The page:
Chia is actually a much better egg replacer than flax and it isn't as susceptible to degradation by light. Also, it's a great energy drink when mixed with water and lime. Great nutritional benefits.
If you own a dehydrator it is super easy to be vegan on the trail and still be lightweight. Look at complete proteins like amaranth and quinoa. I wrote a book, as many here already know, that is geared to vegans and vegetarians. If you go through some of the archives you can see some of the recipes.
Hummus is a great lightweight choice too. Rehydrates very quickly and you can bump up the calories with a little olive oil.
Here's a favorite of ours... and a light one.
When making it for a vegan or cutting pack weight, I use the nutritional yeast instead of cheese. Unless, like Walter, you aren't much for it. I find it tastes good in moderation. I use Bob's Red Mill brand and it is a flake rather than a powder.
Unstuffed Peppers with Quinoa
copyright 2008 Laurie Ann March
from Another Fork in the Trail
Dehydration Time: 6-10 hours
Makes 4–6 servings
1/2 cup quinoa, rinsed and drained
1 tablespoon olive oil
1/2 cup onion, chopped
1/4 cup celery, finely diced
1 clove garlic
1/2 cup frozen spinach, thawed (measure after squeezing out the excess liquid)
1/2 cup canned tomatoes, drained and liquid reserved
1/4 reserved tomato liquid
1/2 teaspoon dried basil
1/2 teaspoon dried oregano
1/4 teaspoon dried crushed red chilies
1 cup black beans
1 cup carrots, coarsely grated
1 3/4–2 cups vegetable stock
Salt and pepper to taste
2 medium sweet peppers, coarsely chopped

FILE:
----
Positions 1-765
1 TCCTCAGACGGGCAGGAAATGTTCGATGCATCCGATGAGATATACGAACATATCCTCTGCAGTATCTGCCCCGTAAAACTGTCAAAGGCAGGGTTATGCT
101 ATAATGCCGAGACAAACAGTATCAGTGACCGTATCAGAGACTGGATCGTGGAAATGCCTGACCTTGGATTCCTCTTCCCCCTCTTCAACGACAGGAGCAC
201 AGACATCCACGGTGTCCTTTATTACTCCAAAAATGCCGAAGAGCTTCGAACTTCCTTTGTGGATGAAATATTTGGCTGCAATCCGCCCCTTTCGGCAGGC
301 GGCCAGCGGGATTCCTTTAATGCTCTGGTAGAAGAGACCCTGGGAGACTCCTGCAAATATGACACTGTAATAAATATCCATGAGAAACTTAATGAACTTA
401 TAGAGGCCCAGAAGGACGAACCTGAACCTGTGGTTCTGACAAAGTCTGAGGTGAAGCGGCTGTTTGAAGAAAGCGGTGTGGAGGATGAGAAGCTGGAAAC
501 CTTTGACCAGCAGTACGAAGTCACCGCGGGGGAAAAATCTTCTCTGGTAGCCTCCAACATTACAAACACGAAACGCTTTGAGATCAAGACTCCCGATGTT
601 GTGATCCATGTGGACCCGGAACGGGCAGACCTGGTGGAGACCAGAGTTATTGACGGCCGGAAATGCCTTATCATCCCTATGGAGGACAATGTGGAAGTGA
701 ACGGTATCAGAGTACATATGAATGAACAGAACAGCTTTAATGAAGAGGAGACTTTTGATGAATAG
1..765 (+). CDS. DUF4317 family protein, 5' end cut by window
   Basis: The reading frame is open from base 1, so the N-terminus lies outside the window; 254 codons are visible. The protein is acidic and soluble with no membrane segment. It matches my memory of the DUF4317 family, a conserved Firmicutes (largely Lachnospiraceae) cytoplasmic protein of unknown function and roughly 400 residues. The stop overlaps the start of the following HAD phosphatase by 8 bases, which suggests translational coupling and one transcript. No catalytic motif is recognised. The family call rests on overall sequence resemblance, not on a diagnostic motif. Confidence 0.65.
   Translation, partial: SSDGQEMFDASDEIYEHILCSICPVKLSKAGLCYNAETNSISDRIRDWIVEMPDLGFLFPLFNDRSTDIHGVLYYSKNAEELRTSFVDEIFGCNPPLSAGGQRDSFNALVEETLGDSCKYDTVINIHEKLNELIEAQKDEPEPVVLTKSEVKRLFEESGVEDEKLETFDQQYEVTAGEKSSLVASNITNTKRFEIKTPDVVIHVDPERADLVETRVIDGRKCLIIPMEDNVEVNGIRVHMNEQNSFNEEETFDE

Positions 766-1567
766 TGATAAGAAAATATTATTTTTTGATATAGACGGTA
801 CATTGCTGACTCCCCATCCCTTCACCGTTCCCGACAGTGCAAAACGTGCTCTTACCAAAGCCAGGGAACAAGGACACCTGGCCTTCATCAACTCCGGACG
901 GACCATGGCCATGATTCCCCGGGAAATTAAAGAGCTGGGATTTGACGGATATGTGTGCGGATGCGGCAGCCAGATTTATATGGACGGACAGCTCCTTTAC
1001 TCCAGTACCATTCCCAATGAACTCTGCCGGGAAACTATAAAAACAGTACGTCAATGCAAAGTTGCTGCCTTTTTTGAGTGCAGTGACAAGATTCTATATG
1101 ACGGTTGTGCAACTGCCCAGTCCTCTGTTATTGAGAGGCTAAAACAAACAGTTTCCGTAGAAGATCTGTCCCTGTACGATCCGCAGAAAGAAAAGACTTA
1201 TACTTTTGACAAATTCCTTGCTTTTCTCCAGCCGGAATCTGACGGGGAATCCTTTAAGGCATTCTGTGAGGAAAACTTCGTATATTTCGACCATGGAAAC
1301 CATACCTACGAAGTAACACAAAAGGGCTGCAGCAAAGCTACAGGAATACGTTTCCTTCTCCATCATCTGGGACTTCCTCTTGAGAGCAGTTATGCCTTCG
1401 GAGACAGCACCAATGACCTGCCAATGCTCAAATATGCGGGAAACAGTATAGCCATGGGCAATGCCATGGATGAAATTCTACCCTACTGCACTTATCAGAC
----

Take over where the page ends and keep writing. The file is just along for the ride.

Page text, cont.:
2–3 tablespoons nutritional yeast or a small block of vegetarian or regular mozzarella
Place the quinoa in a fine sieve and rinse for at least 3 minutes to remove the bitter coating. Drain and set aside. Heat the olive oil in a saucepan and sauté the onions and celery until the onions are translucent. Add the garlic and sauté for 1 minute. Stir in the spinach, tomatoes, and reserved tomato liquid. Simmer for 5 minutes or until most of the liquid has evaporated. Add the basil, oregano, dried crushed red chilies, quinoa, black beans, carrots, and 1 3/4 cups vegetable stock. Bring to a boil and simmer for 15 minutes on medium-low heat. Check partway through cooking and if necessary add a bit more stock.
Meanwhile, preheat the oven to 350°F. Place the peppers in a single layer in a baking dish. Top with the quinoa and vegetable mixture, cover with foil, and bake for 20 to 30 minutes or until the peppers are tender. Let cool.
Measure the unstuffed pepper mixture and write this measurement on a sticky note. Dry the mixture on lined dehydrator trays for 6 to 10 hours. Put the pepper mixture and the sticky note in a ziplock freezer bag. If you are using nutritional yeast, wrap it in plastic wrap and place it in the bag with the pepper mixture. If you are using cheese, wrap the cheese before you leave for your trip.
Add enough boiling water to the dried mixture to equal the measurement on your sticky note. Be sure to account for and add your dried ingredients to the rehydration container prior to adding the water. You can always add more water if you need to. Once the unstuffed peppers have rehydrated, you might have to reheat the mixture. Sprinkle with nutritional yeast and serve.
If you are using cheese, put the hot pepper mixture into your backpacking pot or freezer bag, stir in 1/2 cup grated cheese, and then top it with the remaining 1/2 cup cheese. Cover it and let sit until the cheese melts.